One of the main things that impressed me was how distinct the dancers were -- And -- how extremely good they were. Someone made some very good choices in finding talent, nurturing it and determining how it should be presented. I have to attribute this to Edward.
 
Style is one thing, but to me the Miami City Ballet is also something else. For me it represents excellence — and a Lovability.  Stylistically it was a Balanchine stronghold, but in its own very personal and exciting way. It also ventured beyond, into Broadway, ‘rock n roll’, other fine choreographers, etc. It was it’s sense of exploration (within a Balanchine oriented framework), friendliness and it’s excellence that was one of a kind.
 
If Lourde Lopez can somehow keep her hand on the pulse of that illusive, for me, to define *Something* then the company should remain great.
 
I’m wishing the company the very best because I love it and I think that it has a chance, not only to offer more great art and entertainment with its Balanchine heritage, but also to be an important source of artistic growth. I also wouldn’t mind at all if Edward could somehow reconnect.


#6 mira

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Posted 05 May 2014 - 01:12 PM

another thought,  Lourdes is bringing up through the student apprentice and company apprentice program a few SAB girls and has hired at least 2 SAB grads (one girl, one guy) into the corps already.  She may be leaning towards bringing more of that kind of training into the company and also seems to be hiring a taller dancer than is typical for MCB.    very early to really know which way they are headed but I am optimistic that her influence will enhance the great company MCB already is.  I think the transition is a good one but it may be another season or two until it all comes together - just one person's opinion.  As a contrast (not a value judgment), Roy Kaiser has been hiring SAB dancers for a long time - a majority of the company has Balanchine training and that, to my eye, creates a more uniform style at PAB.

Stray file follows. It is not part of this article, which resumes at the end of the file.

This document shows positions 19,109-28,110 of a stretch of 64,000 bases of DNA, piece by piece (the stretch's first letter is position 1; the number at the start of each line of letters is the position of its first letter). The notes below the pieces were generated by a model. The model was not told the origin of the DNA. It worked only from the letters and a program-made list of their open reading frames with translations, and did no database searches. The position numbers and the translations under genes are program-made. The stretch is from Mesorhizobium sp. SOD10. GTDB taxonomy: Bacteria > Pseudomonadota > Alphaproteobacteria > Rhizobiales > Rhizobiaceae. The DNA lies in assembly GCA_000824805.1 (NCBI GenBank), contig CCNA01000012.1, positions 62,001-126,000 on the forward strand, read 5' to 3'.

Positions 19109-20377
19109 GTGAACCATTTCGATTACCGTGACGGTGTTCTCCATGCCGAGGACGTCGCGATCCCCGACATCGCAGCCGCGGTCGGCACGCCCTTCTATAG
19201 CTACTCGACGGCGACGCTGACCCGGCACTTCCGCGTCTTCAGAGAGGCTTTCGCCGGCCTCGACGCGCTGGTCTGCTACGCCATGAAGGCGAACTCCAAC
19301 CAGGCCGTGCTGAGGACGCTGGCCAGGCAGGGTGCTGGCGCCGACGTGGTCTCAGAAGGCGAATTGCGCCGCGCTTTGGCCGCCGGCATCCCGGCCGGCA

#7 Buddy

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Posted 06 May 2014 - 01:23 AM

Thanks Mira for your added thoughts. My appreciation of the company certainly includes "style" and the fine Balanchine heritage, but it also includes something else. Something that, for me, is very special. 

 

What captivated me from the first was that the Miami City Ballet seemed like a collection of really nice kids from the neighborhood — youthful, likable, healthy, a breath of fresh air — And! — Wow! were they talented !

 

This is a combination that I really love, and keep as a standard for a performing arts group. The Esty sisters blasting across the stage in “In The Upper Room”. I was amazed! The way that the company morphed into highly proficient and riveting Broadway troupers in “Nightspot,” lead by the super charismatic and hugely talented Rolando Sarabia, I thought was great. Their lively take on Ballet Imperial (which won the hearts of audiences in Paris), as contrasted to the Mariinsky’s  more dreamlike and very personal interpretation — both very different and I love them equally.

 

They defied categorization and didn’t fit into a particular mold. This made them one of a kind and very special.

 

*Lovable, Healthy and Amazingly Talented*

 

This is what I think of and hope really continues.

 

Added thought:
 
In my previous post I said that I think that the company will continue to be a great one, although I’m not yet sure why. I haven’t been following this forum as closely as I did when Edward was there, but from what I have read here and in the press, the comments generally seem quite favorable and in the spirit of ‘the good old days.’ flowers.gif   This is probably the reason.


#8 Michael

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Posted 08 May 2014 - 10:10 AM